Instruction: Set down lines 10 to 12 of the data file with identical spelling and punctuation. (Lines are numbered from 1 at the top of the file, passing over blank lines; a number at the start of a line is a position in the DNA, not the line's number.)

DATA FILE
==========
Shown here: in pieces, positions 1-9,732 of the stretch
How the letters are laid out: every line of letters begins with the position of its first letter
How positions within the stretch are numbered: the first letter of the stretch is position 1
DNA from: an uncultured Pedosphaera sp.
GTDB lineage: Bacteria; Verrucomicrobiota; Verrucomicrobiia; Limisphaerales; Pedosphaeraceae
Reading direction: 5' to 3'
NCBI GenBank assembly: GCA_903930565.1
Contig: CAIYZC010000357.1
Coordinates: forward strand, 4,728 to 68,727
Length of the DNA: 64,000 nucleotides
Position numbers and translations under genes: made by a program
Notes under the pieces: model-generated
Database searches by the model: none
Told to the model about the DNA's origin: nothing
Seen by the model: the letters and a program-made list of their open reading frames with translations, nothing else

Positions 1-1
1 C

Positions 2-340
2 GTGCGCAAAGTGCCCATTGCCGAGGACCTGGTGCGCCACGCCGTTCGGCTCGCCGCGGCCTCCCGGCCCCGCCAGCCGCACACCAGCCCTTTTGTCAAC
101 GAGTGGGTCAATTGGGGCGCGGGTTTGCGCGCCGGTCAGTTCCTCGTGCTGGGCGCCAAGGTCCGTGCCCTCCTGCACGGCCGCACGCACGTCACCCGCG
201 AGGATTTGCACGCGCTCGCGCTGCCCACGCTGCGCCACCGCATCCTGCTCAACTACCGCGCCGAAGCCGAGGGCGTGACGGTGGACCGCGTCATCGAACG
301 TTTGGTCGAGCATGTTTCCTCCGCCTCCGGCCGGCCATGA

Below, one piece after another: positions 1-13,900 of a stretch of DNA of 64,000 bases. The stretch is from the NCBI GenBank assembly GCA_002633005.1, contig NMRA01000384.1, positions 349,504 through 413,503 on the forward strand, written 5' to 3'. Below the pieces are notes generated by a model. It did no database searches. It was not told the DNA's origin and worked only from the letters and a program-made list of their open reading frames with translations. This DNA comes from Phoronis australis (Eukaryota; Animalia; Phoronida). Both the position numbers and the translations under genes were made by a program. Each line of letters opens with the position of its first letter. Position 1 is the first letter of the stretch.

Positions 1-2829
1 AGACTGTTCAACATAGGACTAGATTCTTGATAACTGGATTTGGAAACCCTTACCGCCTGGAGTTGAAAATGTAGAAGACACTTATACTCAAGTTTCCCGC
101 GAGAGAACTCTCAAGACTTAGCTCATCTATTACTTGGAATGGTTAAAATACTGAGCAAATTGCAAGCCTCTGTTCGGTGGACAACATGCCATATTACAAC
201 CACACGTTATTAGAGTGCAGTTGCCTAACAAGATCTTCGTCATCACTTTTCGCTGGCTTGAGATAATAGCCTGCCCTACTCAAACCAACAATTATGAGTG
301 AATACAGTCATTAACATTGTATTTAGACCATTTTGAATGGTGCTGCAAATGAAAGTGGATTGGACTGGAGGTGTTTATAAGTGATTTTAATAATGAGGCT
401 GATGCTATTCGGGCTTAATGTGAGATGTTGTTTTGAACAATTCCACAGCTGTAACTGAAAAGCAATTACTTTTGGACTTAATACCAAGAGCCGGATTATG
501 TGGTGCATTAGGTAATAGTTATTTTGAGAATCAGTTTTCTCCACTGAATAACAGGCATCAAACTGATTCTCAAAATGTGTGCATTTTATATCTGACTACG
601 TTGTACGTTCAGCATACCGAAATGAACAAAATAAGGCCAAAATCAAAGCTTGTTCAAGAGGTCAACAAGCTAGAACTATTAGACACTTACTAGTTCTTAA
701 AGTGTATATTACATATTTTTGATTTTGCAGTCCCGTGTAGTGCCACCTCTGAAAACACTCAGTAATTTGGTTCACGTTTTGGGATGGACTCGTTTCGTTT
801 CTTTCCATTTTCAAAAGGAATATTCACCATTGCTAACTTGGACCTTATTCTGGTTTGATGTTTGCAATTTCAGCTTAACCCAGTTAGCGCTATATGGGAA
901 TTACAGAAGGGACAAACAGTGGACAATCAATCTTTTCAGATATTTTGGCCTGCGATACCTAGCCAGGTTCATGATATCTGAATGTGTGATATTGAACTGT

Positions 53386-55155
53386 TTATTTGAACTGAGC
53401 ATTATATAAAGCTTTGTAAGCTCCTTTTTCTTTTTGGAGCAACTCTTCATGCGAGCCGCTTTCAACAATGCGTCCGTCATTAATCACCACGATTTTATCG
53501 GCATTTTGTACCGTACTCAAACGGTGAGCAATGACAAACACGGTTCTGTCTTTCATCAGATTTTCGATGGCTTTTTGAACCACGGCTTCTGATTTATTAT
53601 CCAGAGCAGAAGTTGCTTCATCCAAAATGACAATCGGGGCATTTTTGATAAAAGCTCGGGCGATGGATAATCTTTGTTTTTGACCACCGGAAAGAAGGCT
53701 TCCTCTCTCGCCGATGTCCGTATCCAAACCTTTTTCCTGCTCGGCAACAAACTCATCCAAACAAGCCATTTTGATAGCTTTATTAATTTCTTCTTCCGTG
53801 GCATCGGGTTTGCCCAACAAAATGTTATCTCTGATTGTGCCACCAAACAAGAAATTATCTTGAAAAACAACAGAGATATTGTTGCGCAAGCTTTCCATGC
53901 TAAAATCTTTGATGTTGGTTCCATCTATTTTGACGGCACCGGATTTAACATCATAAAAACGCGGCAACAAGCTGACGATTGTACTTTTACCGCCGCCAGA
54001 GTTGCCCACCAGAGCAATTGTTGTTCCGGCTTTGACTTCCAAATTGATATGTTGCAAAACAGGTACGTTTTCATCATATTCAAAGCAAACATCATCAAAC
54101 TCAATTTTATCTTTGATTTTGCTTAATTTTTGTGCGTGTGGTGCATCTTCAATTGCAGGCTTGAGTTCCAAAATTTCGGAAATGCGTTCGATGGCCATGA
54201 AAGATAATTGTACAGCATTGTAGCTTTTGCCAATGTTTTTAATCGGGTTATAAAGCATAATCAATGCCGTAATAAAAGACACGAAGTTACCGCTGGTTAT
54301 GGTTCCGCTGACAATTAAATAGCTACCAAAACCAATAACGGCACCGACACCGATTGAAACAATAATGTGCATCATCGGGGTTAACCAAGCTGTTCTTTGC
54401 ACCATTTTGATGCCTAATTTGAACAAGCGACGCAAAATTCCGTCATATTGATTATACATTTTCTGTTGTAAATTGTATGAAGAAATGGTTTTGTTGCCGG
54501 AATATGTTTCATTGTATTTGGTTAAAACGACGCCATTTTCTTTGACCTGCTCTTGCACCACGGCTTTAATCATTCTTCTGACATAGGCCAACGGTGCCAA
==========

Length of the DNA: 64,000 nucleotides
Position numbers and translations under genes: made by a program
Notes under the pieces: model-generated